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Tuesday, September 13, 2016

Star Trek, Salvation and Sermons

Back in the early 1990s, The Humanist magazine interviewed the famous producer Gene Roddenberry, creator of the TV show Star Trek. The first series had been off the air for years and was long into syndication. Roddenberry was in the process of cranking out its eagerly-awaited sequel, Star Trek: The Next Generation — soon to prove yet another great hit.

The interviewer got the famous producer chatting about the relationship between the show and his own secular humanist beliefs.

Roddenberry candidly offered this insight on his purposes:
“I’ve been sure from the first that the job of Star Trek was to use drama and adventure as a way of portraying humanity in its various guises and beliefs. The result was that Star Trek — in the original series but even more powerfully in the second series — is an expression of my own beliefs using my characters to act out human problems and equations ... It is difficult for a writer not to do that because, well, what else is there to write about? Basically, the things you write about are your own beliefs. It is difficult for almost anything I write to not be ‘Roddenberry on Life’.”
Now, that’s interesting, isn’t it? He was not at all apologetic about embedding messages in his TV shows and movies. And the reason was common sense: you can’t help being what you are. Sure, a person can take on a false persona — pretend to be someone else, play “politically correct”, propagandize, or give the people what they want — but if you are a sincere person, an authentic person, you can only present things as you think they really are. You can only argue from your own worldview. You can only say what you actually think. You can only create out of the reservoir of what is really inside you.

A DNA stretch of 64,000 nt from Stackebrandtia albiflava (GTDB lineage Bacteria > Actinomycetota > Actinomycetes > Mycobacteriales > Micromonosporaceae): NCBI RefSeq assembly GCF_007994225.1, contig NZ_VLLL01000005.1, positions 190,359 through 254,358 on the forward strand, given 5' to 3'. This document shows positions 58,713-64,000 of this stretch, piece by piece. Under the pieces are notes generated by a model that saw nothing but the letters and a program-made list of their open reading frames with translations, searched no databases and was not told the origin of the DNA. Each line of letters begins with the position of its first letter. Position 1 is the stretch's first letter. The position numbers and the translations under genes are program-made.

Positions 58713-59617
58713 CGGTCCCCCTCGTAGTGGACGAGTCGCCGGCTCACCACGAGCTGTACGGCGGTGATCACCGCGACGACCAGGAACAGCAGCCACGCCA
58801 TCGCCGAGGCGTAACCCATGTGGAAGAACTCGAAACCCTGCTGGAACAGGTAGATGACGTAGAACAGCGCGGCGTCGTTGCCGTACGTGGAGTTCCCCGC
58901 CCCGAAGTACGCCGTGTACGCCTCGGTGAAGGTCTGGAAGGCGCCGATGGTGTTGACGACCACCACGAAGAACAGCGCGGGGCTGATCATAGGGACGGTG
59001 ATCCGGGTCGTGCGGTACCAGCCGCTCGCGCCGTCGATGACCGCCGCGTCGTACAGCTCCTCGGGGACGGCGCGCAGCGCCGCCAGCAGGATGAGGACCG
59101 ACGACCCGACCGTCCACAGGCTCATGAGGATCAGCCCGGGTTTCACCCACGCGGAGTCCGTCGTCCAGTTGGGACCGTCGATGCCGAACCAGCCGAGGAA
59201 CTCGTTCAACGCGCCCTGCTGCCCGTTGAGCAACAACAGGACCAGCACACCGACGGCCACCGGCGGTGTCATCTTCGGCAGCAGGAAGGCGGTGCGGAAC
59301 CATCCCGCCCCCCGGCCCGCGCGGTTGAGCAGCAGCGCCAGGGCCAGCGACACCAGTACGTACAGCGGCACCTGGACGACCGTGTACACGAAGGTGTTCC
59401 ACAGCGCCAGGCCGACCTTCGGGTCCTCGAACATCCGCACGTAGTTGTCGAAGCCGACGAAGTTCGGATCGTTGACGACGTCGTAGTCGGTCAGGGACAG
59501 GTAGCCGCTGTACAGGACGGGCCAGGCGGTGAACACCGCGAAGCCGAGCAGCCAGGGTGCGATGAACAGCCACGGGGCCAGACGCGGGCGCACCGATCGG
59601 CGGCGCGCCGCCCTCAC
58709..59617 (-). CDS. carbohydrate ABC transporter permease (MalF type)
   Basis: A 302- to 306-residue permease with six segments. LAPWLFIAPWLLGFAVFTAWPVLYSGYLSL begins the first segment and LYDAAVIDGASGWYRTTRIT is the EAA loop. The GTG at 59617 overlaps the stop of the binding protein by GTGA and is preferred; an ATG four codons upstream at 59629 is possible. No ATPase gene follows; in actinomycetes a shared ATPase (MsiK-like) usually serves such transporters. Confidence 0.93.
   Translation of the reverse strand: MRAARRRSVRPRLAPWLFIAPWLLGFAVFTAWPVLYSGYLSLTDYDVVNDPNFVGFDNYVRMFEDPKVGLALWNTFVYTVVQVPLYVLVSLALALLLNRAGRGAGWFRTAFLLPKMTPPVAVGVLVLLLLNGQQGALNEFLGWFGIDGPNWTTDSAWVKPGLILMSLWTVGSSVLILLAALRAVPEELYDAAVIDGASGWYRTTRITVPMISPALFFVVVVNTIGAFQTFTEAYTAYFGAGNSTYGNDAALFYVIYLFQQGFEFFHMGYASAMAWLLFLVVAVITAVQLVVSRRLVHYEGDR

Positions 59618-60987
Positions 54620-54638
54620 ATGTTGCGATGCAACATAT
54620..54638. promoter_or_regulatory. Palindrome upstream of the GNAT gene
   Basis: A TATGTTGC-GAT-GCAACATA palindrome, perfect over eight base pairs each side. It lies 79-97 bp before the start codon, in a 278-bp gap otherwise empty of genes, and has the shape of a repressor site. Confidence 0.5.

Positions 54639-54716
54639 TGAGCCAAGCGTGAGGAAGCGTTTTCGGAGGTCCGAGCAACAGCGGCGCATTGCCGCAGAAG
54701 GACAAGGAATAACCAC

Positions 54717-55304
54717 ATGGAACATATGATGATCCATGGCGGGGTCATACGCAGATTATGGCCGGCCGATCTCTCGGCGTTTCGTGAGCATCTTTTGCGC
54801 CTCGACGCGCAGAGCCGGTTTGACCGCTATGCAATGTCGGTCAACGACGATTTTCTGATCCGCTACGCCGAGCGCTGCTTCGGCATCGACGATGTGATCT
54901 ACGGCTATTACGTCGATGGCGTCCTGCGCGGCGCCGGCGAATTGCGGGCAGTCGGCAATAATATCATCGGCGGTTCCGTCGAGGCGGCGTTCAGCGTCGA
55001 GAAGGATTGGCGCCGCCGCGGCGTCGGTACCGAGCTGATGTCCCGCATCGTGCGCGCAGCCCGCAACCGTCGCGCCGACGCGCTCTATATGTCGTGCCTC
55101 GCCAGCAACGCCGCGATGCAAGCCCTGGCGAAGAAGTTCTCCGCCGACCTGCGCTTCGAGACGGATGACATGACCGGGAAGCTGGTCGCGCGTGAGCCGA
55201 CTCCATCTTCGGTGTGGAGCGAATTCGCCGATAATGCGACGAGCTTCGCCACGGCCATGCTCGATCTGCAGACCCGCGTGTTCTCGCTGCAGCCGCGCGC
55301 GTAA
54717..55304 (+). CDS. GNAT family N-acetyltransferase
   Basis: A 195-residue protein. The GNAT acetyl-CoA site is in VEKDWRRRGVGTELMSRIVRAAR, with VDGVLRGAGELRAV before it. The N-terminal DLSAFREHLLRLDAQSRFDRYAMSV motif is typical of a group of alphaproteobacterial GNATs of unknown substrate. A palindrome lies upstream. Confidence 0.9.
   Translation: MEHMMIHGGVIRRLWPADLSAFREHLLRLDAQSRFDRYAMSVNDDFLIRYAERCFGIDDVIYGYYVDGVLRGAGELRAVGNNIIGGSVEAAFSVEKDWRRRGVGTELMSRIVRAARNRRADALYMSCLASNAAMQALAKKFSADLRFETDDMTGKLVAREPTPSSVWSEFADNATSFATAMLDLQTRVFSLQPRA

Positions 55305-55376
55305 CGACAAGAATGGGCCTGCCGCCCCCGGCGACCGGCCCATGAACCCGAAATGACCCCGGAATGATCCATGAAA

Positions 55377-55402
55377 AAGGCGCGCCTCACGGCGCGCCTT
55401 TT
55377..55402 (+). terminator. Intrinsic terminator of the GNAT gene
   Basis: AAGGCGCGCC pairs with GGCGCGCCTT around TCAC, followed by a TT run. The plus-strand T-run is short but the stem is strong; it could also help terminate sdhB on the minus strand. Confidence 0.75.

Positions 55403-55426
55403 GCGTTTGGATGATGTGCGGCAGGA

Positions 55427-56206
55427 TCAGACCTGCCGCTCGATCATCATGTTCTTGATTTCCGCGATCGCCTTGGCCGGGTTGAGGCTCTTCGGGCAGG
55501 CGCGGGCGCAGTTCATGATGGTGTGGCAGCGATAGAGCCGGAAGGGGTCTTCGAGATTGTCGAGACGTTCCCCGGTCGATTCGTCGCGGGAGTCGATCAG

Out of the abundance of the heart the mouth speaks.

That’s why Roddenberry wasn’t apologizing. He didn’t feel guilty about it. He was being consistent with his own beliefs. Of course, you could point out that he was sitting opposite an interviewer from The Humanist, and so possibly he could have been catering to his audience. Maybe. But I think Roddenberry was actually telling the truth.

We can only speak from what we truly believe. The rest is mere chicanery.

Boldly Going

Now, isn’t it funny that so many people today don’t see how that applies to Christians? They expect us to hold back on expressing our beliefs, never to impose our views on others, pass moral judgments, quote scripture or otherwise “proselytize” or “force our beliefs on them”, as they are so fond of putting it. Instead, our faith is to be worn like our underwear — hidden beneath everything else and not a subject for polite conversation. So for now anyway it’s not an unpardonable sin to believe what you will. Believe in God. Believe the Bible. Believe in Jesus Christ, in salvation, and in heaven and hell. But for goodness sake, don’t tell anyone about it.